Recordings from early DIY electroacoustic improviser and instrument inventor, the late Hugh Davies, accompanied in live performance by Adam Bohman, Lee Patterson, and Mark Wastell.
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Label: Another Timbre
Catalog ID: at11
Squidco Product Code: 10203
Packaging: Jewel Tray
Recorded at The Church of St. James the Great, Friern Barnet, North London on January 14, 2008.
Hugh Davies-invented instruments
Adam Bohman-prepared balalaika, amplified objects
Lee Patterson-amplified objects
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• Show Bio for Mark Wastell
"Mark Wastell Born 1968; cello.
Much of Mark Wastell's relationship with his chosen instrument is concentrated on the tactile, textural and sonic possibilities of both violoncello and bow. He is increasingly interested in working with extreme elements drawn from frequency, timbre and pitch.
His early activity was consciously and subconsciously influenced by a variety of improvising musicians including John Stevens, Barry Guy, Phil Durrant and John Russell. Subsequent exposure to contemporary composers lead to a greater understanding and appreciation of the works written for strings by Feldman, Cage, Nono, Lachenmann and Sciarrino. The use of live electronics and music concrete by Tudor, Parmegiani, Xenakis and others was another important early influence.
Wastell's current instrumental material primarily focuses on using abstract principles of space and texture - encompassing elements of new London silence, pro-instrument minimalism, new complexity and electro-acoustics. Because of the very nature of his chosen instrument, he tends to favour 'chamber' style ensembles and is a member of a number of regular groups:• Chris Burn's Ensemble, with John Butcher, Rhodri Davies, John Russell, Matt Hutchinson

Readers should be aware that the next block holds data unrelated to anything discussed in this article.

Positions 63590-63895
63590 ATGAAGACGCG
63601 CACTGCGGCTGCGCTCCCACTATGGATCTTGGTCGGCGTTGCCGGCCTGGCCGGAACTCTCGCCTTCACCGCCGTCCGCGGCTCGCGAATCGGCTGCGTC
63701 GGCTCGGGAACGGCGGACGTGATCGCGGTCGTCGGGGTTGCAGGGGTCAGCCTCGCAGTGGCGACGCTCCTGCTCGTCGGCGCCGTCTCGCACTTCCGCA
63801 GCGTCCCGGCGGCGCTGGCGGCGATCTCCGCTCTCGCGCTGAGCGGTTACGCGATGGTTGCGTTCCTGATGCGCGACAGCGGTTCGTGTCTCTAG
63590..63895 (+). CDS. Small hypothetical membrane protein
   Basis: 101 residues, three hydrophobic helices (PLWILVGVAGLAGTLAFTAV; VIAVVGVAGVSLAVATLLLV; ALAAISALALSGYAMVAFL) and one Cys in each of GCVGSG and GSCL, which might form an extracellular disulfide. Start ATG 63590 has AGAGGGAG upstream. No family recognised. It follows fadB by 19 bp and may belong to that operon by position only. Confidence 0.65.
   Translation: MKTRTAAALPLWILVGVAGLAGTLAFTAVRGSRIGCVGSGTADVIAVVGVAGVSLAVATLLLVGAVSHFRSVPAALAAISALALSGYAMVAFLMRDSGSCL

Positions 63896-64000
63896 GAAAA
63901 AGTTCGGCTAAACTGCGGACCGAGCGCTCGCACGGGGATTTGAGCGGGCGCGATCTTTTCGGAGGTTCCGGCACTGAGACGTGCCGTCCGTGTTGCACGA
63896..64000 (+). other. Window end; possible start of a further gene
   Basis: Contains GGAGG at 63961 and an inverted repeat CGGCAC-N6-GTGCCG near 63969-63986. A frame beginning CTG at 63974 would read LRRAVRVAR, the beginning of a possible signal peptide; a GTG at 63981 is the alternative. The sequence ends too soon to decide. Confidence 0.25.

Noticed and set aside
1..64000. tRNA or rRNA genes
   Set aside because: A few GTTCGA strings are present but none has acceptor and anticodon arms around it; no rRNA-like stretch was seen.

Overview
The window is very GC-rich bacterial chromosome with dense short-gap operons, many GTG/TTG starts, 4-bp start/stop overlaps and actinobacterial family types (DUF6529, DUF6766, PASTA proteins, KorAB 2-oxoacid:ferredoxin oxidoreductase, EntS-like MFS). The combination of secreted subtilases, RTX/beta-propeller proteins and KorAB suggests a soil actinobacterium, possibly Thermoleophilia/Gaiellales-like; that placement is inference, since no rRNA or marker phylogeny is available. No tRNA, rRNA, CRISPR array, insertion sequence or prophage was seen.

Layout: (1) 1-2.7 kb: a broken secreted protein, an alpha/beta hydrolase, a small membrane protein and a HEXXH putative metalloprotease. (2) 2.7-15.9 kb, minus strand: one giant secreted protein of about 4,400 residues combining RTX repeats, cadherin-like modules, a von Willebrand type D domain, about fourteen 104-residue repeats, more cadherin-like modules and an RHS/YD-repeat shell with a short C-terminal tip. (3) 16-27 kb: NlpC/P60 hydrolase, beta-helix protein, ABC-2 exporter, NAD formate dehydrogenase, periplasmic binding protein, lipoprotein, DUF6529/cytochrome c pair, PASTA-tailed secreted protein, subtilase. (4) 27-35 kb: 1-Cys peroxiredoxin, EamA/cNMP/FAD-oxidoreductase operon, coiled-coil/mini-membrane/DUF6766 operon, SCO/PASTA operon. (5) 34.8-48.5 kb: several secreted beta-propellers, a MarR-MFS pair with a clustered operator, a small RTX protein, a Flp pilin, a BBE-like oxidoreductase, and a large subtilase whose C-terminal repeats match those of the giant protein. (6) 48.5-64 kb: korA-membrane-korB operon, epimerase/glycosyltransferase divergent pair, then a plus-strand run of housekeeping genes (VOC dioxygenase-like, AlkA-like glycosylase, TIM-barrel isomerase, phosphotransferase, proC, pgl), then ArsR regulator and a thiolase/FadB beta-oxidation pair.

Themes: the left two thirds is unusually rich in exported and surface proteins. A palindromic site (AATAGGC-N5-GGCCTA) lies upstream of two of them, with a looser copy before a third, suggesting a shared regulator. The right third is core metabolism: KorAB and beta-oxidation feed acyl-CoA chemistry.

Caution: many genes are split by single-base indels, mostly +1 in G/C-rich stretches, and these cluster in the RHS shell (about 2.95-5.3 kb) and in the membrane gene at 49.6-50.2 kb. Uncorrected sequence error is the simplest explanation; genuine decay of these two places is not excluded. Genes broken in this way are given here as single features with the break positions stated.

• Derek Bailey's Company - with, for example, Will Gaines, Simon H. Fell and Rhodri Davies
• Evan Parker's String Project, with Peter Cusack, Hugh Davies, Rhodri Davies, Phil Durrant, John Edwards, Kaffe Matthews, Marcio Mattos, John Russell
• Assumed possibilities, with Chris Burn, Rhodri Davies and Phil Durrant
• The Sealed Knot, with Burkhard Beins and Rhodri Davies
• Necessaire with Alessandro Bosetti, Ignaz Schick and Burkhard Beins
• IST with Simon Fell and Rhodri Davies
• Quatuor Accorde with Tony Wren, Phil Durrant and Charlotte Hug
• Broken Concort, a duo with Rhodri Davies
Mark Wastell has also performed with many other leading musicians including John Zorn, Keith Rowe, Peter Kowald, Hugh Davies, Roger Turner, Veryan Weston, Lol Coxhill, Mark Sanders, Axel Dorner, Hans Koch, Phil Minton, Max Eastley and Steve Beresford.
As a soloist he has played at the Micro-classical Festival (London 1996), LMC Festival (London 2000) and the Huddersfield Contemporary Music Festival (2000). He has travelled extensively with various groups, performing on tour and at festivals in the USA, France, Spain, Italy, Germany, Sweden, Denmark and Greece. Other work includes the launch in 1996 of his own record label, Confront Recordings. Wastell is also joint co-ordinator of the concert venue All Angels, together with Rhodri Davies."-European Free Improv (EFI) (http://www.efi.group.shef.ac.uk/musician/mwastell.html)
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1. 2 springs + 3 8:09
2. 3 springs + 3 14:54
3. invented instrument + 2 (HD + AB & LP) 11:08
4. bowed diaphragms + 1 (HD + MW) 7:07
5. bowed diaphragms + 3 8:30
6. for hugh davies (AB/LP/MW) 12:48
sample the album: